September 29 marked two weeks on the picket line for nearly 50,000 General Motors workers. This was the second “Solidarity Sunday,” with supporters joining picket lines around the country. Rain did not stop non-GM UAW members and union staff from joining the lines outside plants in metro Detroit.
Outside the Lordstown, Ohio, assembly plant, idled since March, there was no sign that workers would go back to work without a decent contract. They want their plant — and three other plants GM has closed or plans to close — kept open with a product that will assure job security into the future. They want to protect health care benefits without the steep increases in worker costs GM is demanding.
Strikers want raises that keep up with inflation. Perhaps most importantly, they want to see wage and benefit parity, which means eliminating tiers and giving “temporary” workers permanent status. But GM wants to up the percentage of contingent workers, who are paid less, have bare-bones benefits, work flexible schedules (from the company’s standpoint), cannot accrue seniority and can be fired with little recourse.
Making even less money are janitors and others who work in the plants but are employed by Aramark, Caravan Knight and other third parties. Aramark workers at five GM plants are also on strike.
Signs reading “Everyone tier one — Solidarity forever” and “Temps lives matter” are now carried alongside the generic “UAW on strike” signs the union provided. Hip-hop videos from the picket lines, with lyrics addressing the mistreatment of temps, are going viral.
The rank and file is fed up, and everyone is striking fr the betterment of the lowest paid.
Distractions, intimidation fail to break resolve
The federal government, along with GM bosses, may have hoped to distract strikers with the corruption scandal involving UAW leaders, who allowed concessions in the past. But plant workers know their primary battle is with the company. Not trusting Washington’s motives, especially under the anti-labor Trump administration, which recently appointed right-winger Eugene Scalia as Secretary of Labor, their attitude toward the bribe-taking and misappropriation of funds is “Let us clean up our own house.”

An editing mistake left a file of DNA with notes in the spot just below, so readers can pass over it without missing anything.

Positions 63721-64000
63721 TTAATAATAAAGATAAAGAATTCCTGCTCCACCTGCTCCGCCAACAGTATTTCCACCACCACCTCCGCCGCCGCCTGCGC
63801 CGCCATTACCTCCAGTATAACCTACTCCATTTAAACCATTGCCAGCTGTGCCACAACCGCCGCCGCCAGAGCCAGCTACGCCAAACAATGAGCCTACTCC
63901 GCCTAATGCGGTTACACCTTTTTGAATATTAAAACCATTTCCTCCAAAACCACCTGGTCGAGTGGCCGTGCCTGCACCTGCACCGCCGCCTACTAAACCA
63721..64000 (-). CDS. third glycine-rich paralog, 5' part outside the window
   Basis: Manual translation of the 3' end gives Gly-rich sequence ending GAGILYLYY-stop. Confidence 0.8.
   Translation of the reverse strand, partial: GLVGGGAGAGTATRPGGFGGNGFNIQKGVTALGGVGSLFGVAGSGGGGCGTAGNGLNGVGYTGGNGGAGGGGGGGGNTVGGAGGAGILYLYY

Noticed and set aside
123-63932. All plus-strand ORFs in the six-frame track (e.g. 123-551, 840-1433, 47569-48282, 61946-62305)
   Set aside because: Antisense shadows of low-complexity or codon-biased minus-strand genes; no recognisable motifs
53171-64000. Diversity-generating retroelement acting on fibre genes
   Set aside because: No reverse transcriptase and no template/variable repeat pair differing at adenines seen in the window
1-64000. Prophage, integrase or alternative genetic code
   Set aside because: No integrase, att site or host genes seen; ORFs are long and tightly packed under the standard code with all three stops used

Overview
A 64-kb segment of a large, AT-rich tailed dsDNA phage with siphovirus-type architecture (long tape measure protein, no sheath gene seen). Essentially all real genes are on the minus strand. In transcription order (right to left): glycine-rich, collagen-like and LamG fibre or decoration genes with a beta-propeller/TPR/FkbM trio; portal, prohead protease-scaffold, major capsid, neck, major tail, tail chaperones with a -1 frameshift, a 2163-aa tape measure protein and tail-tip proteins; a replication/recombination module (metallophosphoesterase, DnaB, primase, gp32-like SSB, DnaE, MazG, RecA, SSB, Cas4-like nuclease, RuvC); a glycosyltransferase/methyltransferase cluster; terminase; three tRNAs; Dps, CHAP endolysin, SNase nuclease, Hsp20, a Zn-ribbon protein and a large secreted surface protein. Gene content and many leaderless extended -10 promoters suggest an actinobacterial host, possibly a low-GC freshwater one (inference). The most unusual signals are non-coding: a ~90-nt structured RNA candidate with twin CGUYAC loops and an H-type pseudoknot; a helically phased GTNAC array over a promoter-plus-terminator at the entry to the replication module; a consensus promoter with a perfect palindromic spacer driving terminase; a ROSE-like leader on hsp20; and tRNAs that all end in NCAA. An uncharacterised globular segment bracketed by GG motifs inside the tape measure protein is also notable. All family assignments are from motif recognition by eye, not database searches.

Strikers were not intimidated when GM abruptly canceled their health insurance when the walkout was barely underway. This created serious hardships during the process of switching to union-paid insurance. The suspension of benefits blew up into a public relations disaster for GM and CEO Mary Barra, who were seen as heartless.
On Sept. 25 GM informed the union that company-paid coverage would resume. Whether this would only be until the end of September or indefinitely while negotiations continue is still unclear.
This about-face led to some speculation that a tentative agreement might be imminent. But until then solidarity on the lines remains strong.
Global strike, global solidarity
On Sept. 9, over 10,000 South Korean autoworkers waged a three-day strike at all of the country’s GM plants, following that with partial strikes at selected plants. The strike is continuing, with primary demands for higher wages and permanent status for temporary workers.
The Korean Metal Workers Union, which represents GM workers, sent a letter of support to the UAW. In Mexico, five GM workers were fired after refusing to increase productivity. They did so in solidarity with strikers here, realizing that raising production in their plant would be used to offset U.S. production losses due to the strike.
GM workers and their unions in Brazil, Canada and elsewhere have also sent solidarity messages. What’s needed is for the UAW to reciprocate and support struggling autoworkers worldwide. That will really give GM bosses and the shareholders on Wall Street something to worry about.